When will you make an end?
When I am finished!
~ Julius II and Michelangelo, on his work on the ceiling of the Sistine Chapel

Pope Julius II (born Giuliano della Rovere) was a character from the Irving Stone novel The Agony and the Ecstasy and the movie based upon the novel.

By the early 1500s Julius was the Pope of the Roman Catholic Church. Somewhat hot tempered, Julius was more skilled as a solider than a priest. As such he set out on campaigns across the mid section of Italy to retrieve lands for the Papal States.

At some point Julius had requested Michelangelo carve a tomb for him, and Michelangelo accepted the commission. He spent the next few years carving statues for the tomb, and as blocks of marble were delivered to Rome he was able to see the finished product living in the stone and maintained that he just had to carve it free.

For his part Michelangelo disapproved of the Pope's use of the sword to conquer Italy, calling him a freebooter and conqueror. Julius defended his actions, saying he was not the Borgia (Pope Alexander VI), and that he would use both the sword and art to build up the church, not engage in power plays.

Julius felt an attachment to the Sistine Chapel, as it had been built a few decades earlier by his Uncle Pope Sixtus IV. Later in 1508 Julius decided he didn't like the Sistine Chapel's ceiling, and wanted it decorated suitably. He ordered Michelangelo to stop working on his tomb and instead start painting the ceiling of the chapel. Michelangelo protested that painting was not his trade, but Julius insisted. When Michelangelo was dissatisfied with his first attempt at painting the ceiling he destroyed his work and ran off. Furious over what had happened Julius demanded his soldiers bring Michelangelo back to Rome. When Barmante suggested hiring the artist Raphael to paint the ceiling, Julius rebuked him, saying that either Michelangelo would paint the ceiling or would hang.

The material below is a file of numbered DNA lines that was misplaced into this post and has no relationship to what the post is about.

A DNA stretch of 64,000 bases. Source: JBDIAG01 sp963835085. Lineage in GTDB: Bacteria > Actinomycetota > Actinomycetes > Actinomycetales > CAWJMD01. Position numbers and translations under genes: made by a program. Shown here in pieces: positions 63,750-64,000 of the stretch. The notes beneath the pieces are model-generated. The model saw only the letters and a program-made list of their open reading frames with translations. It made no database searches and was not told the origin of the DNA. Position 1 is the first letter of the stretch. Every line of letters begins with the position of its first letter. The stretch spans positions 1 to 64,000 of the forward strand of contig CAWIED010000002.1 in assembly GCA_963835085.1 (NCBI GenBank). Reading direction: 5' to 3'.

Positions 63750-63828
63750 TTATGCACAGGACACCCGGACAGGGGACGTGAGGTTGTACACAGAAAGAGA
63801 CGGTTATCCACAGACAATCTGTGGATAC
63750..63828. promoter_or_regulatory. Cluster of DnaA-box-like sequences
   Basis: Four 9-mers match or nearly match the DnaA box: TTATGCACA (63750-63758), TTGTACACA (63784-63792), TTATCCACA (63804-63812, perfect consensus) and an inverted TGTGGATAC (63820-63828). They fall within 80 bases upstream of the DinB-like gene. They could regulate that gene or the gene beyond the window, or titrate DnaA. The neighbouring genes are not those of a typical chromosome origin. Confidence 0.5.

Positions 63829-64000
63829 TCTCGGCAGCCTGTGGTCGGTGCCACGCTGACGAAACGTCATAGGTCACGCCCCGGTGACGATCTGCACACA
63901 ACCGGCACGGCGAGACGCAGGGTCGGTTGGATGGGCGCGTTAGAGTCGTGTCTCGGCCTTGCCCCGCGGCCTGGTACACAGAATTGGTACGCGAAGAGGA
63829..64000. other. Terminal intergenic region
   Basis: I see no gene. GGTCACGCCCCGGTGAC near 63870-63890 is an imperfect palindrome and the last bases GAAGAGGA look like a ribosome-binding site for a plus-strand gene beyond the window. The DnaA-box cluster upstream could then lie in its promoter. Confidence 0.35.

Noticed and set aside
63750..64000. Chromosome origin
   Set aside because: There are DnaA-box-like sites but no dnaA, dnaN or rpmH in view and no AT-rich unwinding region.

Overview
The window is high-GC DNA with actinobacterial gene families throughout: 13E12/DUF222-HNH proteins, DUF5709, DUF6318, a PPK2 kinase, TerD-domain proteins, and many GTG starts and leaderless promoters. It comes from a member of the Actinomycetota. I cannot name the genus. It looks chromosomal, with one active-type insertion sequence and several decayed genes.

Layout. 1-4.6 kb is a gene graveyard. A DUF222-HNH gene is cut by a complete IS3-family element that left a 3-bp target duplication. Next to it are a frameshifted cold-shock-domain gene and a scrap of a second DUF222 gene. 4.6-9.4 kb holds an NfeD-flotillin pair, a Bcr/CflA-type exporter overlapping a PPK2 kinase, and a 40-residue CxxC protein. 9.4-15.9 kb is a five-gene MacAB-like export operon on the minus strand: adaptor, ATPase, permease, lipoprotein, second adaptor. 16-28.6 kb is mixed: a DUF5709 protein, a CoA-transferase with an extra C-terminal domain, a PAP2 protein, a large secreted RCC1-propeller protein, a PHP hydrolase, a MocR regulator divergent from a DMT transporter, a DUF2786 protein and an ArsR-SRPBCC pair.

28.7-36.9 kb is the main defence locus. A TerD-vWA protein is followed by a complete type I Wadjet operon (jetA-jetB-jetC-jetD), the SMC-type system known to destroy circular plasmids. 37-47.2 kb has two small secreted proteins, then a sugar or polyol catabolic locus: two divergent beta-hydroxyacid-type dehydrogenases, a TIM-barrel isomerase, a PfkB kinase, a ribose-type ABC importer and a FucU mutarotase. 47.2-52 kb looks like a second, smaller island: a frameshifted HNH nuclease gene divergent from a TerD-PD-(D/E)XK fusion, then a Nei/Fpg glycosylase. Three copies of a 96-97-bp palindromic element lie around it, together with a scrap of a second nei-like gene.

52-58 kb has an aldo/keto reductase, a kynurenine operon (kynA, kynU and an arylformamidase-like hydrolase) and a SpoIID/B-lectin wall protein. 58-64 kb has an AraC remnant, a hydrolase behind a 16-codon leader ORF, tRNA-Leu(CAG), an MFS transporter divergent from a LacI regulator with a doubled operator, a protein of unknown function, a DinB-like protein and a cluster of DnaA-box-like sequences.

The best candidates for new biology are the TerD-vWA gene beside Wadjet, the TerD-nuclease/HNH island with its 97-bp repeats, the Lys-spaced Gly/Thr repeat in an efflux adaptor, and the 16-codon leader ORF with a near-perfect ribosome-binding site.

While hiding in northern Italy near Carrara, Michelangelo was inspired by the sun rising over the mountains. Putting together a plan he gathered his courage and went to see Julius. He talked Julius into letting him paint the ceiling according to his plans.

Over the next several years Michelangelo continued work on the painting. The Pope would frequently ask Michelangelo when he would make an end of the work, to which Michelangelo replied when he was finished. During the painting Michelangelo became very ill, but due to the Pope's insistence gathered his strength and continued working.

One day Julius learned some distressing news, that a large number of hostile forces were arrayed against him. While in a meeting with his Cardinals and Generals Michelangelo came in, angrily demanding to know why the scaffolding was being dismantled. The two men quarrelled, with Julius striking Michelangelo and dismissing him from his service.

Soon Julius left to face his enemies in battle. The battle did not go well for the Papal forces. Overwhelmed they were forced to retreat back towards Rome, with Julius seriously wounded. While resting in a small village Michelangelo came and asked Julius for permission to resume his work. Even though he thought it pointless Julius gave him permission. Julius funded the continued work by selling a seat in the College of Cardinals to a young priest.